Living With Cerebral Palsy
A young adult shows that physical disability is not a handicap to the human mind and spirit.
by Linda Norcott as told to David Kidd
Born in Leeds, England, with the umbilical cord wrapped around my neck, I had, to put it mildly, a less-than-ideal start to life. In those precious first moments, my brain suffered oxygen deprivation, and I began my painful existence with cerebral palsy.
Growing up, I had a bit more freedom than I do now in my wheelchair. I used splints to straighten my legs, and I got around tied to a special frame called a spider walker. I liked swimming and found much satisfaction completing the Walk Against Want, though everyone – including my dear mother – didn’t think I could. I was ecstatic to help raise money for hungry people around the world.
At age five, I attended Woodville Spastic Centre in Adelaide, South Australia. I learned to hate the word spastic because others think it means intellectual disablement, rather than physical disablement. I was not intellectually disabled. My understanding often embarrassed people who thoughtlessly said things about me within earshot.
My mother always inspired me to press on no matter what life threw at me. She was a great believer in the glorious life to come, where there will be no more death, sorrow, crying, or pain and where we will have new bodies. Faith in God got me through many trials, especially the mind battles. The hardest in my younger years was the fear of dying young. “Linda will not live past her childhood,” the “experts” claimed. I was determined to prove the doctors wrong, though, and believed that it was up to God, not them, whether I lived or died. And I went on.
When I was 16, my mother injured her hip and had to give me over to residential care at the Julia Farr Centre for people with head injuries. My dad worked, and my brother attended school, so my mother had no choice. She stayed at my bedside day and night for the first few weeks I was there.
I developed a close friendship with a boy named Stephen, who also had cerebral palsy and lived at the center. Unlike me, Stephen could only communicate slowly, using a board letter-by-letter rather than word-by-word. One day Stephen asked a nurse to bring him to me. Using his communication board with my help, he proposed to me.
I was completely surprised. Marriage was one of the last things on my mind, as I was only 16 at the time. A few days later I gladly accepted his proposal. But when I broke the news to my mother, she immediately and firmly said, “You’re too young to get married.”
Despite my defiance, I agreed to wait until I was 18. Mum soon got used to the idea, especially after meeting Stephen’s mum. I treasure one special moment at my wedding. The first time I ever heard Stephen clearly pronounce a word was when he said, “I do.”
Having a good mind trapped in a body that can’t feed, dress, or clean itself, nor get around without help, is painful and frustrating. Often, though, it’s the way people treat me intellectually that frustrates me more than my physical limitations.
Many times at the center I would ring my mother in tears because I could not handle being treated as though I were a mental case. “Please don’t treat me like a baby,” I’d tell people, “because I am not one. I have a brain, and it works.”
Being a Christian, I found, does not assure you a trouble-free life. Even Paul endured excruciating pain and trials after he became a Christian. Before my 27th birthday, I lost my father to alcoholism and my mother and husband both to cancer. These traumatic experiences might have destroyed my faith were it not for the words of my dying mother: “Don’t give up thinking of Jesus.”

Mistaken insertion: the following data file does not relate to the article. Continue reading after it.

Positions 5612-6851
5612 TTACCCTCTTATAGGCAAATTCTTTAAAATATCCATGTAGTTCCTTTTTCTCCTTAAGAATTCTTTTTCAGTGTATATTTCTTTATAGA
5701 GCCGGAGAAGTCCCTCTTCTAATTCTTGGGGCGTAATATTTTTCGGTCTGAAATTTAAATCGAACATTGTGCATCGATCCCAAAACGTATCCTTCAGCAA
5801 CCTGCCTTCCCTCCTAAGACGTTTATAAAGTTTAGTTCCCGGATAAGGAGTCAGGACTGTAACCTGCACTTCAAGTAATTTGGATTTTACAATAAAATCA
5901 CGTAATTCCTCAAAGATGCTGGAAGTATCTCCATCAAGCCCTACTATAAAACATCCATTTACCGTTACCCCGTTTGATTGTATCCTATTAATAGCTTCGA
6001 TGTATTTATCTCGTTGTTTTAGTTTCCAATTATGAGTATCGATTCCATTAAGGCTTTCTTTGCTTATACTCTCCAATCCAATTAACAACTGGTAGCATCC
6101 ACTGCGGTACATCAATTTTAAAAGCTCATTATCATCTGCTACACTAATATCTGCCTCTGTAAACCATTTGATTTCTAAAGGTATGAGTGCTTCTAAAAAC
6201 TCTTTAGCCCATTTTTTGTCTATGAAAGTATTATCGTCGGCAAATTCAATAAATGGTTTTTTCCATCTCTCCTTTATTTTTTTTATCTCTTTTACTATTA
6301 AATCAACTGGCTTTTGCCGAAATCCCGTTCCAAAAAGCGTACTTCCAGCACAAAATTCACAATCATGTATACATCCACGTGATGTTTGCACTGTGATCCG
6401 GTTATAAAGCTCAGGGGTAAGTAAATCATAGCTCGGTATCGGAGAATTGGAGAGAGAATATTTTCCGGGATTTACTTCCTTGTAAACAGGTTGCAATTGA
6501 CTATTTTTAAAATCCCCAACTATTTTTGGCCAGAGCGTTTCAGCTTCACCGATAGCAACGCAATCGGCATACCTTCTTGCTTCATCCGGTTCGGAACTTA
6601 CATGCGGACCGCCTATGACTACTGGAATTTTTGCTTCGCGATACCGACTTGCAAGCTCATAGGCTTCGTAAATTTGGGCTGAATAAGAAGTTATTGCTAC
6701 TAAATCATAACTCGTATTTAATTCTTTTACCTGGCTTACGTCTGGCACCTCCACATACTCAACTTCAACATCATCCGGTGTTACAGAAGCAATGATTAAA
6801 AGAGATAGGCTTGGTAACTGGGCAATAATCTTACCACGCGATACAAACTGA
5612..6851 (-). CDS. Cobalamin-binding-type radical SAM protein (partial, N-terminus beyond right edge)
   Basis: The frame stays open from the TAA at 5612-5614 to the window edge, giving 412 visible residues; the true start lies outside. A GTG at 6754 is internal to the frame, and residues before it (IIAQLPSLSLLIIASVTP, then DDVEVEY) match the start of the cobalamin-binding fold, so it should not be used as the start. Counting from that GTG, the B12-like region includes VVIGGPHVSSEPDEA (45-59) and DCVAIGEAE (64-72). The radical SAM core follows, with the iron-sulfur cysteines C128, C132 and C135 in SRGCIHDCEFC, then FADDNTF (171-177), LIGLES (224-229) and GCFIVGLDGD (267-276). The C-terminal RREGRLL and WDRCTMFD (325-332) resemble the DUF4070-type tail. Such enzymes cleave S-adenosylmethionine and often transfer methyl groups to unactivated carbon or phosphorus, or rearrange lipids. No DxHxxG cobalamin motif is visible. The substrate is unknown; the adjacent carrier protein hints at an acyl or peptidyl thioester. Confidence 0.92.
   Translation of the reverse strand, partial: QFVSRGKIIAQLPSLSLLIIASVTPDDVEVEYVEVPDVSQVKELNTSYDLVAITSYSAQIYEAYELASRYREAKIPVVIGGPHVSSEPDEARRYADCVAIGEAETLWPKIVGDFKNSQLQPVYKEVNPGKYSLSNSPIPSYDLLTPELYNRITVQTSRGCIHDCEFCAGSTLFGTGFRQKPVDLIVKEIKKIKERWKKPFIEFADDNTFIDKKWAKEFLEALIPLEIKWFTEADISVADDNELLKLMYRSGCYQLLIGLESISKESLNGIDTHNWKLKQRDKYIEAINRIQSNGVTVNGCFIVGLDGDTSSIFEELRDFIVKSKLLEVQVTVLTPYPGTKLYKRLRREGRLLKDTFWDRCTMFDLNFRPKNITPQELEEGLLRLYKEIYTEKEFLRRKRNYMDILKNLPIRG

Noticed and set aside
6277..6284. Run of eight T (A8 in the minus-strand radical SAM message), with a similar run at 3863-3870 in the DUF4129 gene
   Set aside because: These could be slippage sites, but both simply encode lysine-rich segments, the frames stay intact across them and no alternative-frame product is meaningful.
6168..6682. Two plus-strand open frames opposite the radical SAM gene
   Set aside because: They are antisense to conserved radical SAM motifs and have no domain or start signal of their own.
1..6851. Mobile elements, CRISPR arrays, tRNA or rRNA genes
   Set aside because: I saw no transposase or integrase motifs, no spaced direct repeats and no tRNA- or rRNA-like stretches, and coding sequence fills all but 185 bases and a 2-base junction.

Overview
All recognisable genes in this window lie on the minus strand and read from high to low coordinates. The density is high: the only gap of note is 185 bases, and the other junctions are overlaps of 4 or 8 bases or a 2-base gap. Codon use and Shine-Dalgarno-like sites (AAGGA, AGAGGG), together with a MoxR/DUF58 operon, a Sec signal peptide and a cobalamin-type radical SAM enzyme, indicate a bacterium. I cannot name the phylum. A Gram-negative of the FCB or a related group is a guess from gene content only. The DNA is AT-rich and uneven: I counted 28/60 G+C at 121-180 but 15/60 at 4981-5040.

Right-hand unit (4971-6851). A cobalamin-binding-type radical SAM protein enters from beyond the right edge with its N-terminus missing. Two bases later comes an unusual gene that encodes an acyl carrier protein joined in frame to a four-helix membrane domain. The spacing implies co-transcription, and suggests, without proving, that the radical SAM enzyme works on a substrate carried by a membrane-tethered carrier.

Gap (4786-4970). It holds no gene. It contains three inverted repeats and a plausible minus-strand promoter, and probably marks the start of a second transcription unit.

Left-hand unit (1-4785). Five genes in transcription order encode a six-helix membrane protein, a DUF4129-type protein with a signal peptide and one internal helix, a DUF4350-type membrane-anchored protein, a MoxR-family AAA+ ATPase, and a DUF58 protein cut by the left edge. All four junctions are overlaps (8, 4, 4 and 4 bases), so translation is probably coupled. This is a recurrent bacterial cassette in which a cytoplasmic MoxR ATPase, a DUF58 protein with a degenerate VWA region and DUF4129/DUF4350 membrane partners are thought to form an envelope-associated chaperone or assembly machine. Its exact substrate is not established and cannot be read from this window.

I was teary for a long while after Mum died, and my uncontrollable spasms increased. I felt as though I had lost a big part of me. Though I’d lost her love and companionship, I did not lose my mother’s inspiration. Also, I was blessed with adoptive parents, Sandy and Glen, who visited me at Julia Farr and helped me go on during this traumatic period. These caring Christians continue reaching out to me with love and sensitivity.
But after Stephen died, my mood turned darker. Why should I continue living? I knew he was in bad shape, but I doubted that people at the center had told me the truth about him. I suppose I hadn’t wanted to believe he had cancer. He was so young. Though I’d suspected he would die, it was a great shock when he did. It took months to sink in. I felt a big, empty, dark hole inside.
On top of the despair of my mother’s and husband’s deaths, I had to endure my close friend, Sue, who also has cerebral palsy. She wouldn’t agree that I had a rotten life. “What life have I got without Stephen?” I groaned.
Sue responded roughly, “You’ve got a good life.”
Though her words startled me, I knew she was right. I had to go on.
People still talk down to me and treat me like a retard. I crack a joke or say something intelligent and see surprised expressions. They call me names and tell me I am stupid. They ignore me and treat me as if I do not have anything worthwhile to say – or worse, as if I am not even in the room. I detest this.
No matter how people treat me, I try to carry out God’s will in my life. I’ve had lots of times when I’ve wanted to give up and just die. I have the same temptations as everyone else; and like any other person, I experience doubts. But I love feeling close to God. I greatly believe in the power of prayer and often ask my friends to pray for me. Sometimes prayer helps to relieve my physical and emotional pain.
The troubles of this life are for a short time. But God is good, and I will receive my glorious new body at the resurrection when Jesus returns. A beautiful eternity beckons where I will be freed from my heartache and physical pain.